I have recently had the good fortune to read two singular works, as per this post’s subtitle. Each is the magnum opus of its respective author and each possesses a geographical and historical focus, scope, and methods very different from the other. The conclusions that their authors reach are diametrically opposed. Nonetheless, both works demonstrate the viability of diverse genres of scholarly writing, the value of transcending periodization and geography in exploring implications, and the tendency – perhaps inevitability – of scholars writing themselves into their work. Continue reading

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Wonder, Wander, Win

A Professor’s Letter to First-Year College Students

 

Dear Freshmen,

Congratulations! You are embarking on a journey. The people and ideas you encounter and the experiences you have will define you for many years to come. The risks are great, but so are the potential rewards. Some of you have already undertaken great sacrifice to make it this far.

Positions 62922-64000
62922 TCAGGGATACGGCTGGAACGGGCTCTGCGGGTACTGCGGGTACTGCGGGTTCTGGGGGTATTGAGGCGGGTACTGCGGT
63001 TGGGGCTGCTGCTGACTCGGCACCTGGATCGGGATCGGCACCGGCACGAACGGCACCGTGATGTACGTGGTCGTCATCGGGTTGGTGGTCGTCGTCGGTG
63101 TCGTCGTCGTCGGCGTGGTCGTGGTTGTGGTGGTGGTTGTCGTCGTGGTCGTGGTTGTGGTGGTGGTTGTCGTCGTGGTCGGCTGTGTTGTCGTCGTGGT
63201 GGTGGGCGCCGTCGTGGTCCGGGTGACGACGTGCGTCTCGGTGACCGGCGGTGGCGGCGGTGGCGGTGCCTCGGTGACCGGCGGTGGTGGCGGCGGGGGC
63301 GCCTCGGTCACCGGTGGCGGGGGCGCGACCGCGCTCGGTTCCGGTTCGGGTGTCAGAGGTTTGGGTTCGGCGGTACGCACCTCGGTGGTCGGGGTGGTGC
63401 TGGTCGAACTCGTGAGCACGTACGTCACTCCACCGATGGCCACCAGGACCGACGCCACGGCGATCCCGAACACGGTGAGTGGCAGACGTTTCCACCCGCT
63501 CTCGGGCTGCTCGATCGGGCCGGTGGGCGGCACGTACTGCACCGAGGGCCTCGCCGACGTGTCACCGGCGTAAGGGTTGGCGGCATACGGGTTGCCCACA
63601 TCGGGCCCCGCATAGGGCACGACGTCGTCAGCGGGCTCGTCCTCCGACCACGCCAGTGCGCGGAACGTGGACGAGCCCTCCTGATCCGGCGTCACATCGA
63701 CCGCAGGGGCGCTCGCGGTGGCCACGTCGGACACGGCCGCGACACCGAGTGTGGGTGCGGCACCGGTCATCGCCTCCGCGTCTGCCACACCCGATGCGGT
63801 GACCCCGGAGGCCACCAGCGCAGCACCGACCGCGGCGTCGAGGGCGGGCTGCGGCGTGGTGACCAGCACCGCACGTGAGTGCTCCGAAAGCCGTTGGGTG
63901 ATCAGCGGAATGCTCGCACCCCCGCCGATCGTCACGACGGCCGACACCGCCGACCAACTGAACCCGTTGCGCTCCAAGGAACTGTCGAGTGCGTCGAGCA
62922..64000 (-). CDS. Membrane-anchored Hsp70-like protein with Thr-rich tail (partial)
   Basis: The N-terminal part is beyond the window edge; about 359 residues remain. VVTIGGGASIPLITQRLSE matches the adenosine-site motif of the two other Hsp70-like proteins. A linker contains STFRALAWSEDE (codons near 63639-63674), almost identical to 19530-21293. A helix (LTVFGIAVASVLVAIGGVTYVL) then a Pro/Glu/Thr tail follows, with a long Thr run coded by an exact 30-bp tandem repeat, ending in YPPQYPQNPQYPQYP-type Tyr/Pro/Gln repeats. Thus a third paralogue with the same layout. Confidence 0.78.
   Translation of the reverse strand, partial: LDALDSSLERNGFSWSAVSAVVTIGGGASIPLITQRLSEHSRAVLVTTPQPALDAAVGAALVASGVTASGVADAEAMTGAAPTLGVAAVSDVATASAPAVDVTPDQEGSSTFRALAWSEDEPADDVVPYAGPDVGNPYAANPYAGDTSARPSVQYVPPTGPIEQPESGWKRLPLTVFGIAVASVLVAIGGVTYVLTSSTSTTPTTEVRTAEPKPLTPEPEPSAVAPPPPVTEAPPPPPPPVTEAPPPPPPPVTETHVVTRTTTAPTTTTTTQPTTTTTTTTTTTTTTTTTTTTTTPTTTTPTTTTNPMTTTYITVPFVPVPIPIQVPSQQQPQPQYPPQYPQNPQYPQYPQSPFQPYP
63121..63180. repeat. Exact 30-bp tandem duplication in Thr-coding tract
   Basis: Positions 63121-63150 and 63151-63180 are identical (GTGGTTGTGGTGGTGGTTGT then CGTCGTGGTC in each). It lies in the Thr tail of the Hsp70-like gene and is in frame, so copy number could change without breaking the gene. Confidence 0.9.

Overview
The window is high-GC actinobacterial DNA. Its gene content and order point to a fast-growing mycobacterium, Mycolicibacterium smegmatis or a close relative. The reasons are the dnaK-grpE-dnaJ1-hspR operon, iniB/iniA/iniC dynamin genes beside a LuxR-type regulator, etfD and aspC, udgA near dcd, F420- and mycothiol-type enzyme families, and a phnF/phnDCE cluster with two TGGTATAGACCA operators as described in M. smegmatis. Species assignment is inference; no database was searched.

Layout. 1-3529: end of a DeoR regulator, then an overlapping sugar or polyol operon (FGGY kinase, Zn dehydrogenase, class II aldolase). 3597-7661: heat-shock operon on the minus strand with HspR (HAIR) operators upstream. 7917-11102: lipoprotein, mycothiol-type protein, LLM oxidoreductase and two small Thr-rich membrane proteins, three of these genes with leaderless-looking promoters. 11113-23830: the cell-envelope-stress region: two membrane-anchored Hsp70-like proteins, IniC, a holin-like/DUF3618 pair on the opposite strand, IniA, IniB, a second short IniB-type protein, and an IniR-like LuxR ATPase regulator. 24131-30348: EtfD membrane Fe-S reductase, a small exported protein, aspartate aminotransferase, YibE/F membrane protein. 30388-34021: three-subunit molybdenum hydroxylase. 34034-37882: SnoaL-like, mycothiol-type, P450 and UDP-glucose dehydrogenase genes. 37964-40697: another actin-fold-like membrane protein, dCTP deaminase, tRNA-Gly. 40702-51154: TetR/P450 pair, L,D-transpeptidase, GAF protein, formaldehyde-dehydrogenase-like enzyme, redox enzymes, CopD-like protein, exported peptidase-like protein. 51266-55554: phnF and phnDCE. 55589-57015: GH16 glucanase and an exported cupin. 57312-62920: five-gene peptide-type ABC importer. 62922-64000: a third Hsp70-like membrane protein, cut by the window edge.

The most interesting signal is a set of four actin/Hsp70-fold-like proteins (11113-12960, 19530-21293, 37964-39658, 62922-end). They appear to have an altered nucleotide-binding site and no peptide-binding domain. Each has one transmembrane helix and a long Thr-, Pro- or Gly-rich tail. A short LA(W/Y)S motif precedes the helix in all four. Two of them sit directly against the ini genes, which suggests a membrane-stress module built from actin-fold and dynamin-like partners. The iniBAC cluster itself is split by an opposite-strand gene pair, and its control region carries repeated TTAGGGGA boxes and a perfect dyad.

Many students succeed. Others fail academically and some – not necessarily those who fail academically – fail at life. As someone who primarily teaches college freshmen, I have seen what works. I have discerned some general principles to help you increase your odds for success, academically, vocationally, and personally. Continue reading

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There was a Sweetness Once

Imagining a Plausible Future without Bees, Remembering them for Those to Come

There was a sweetness once: rich, pure, and mellow. It flowed golden and sticky. It could cool into a crystalline mass or dissolve in a warm drink. It was the sweetness to which all other sweetnesses compared. When prophets spoke of a land full of blessing, this was the flavor of that blessing. But now those who make it are gone. Continue reading

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Network with Grace

LinkedIn Strategies for Academics

For business professionals, there is one premier place online to post one’s resume and to  look for jobs: LinkedIn. Indeed, those are the primary purposes of the professional social networking site. With our lengthy CVs and specialized job listings elsewhere, we academics have no need for such services. Nonetheless, both junior and established scholars have compelling reasons to use LinkedIn. Continue reading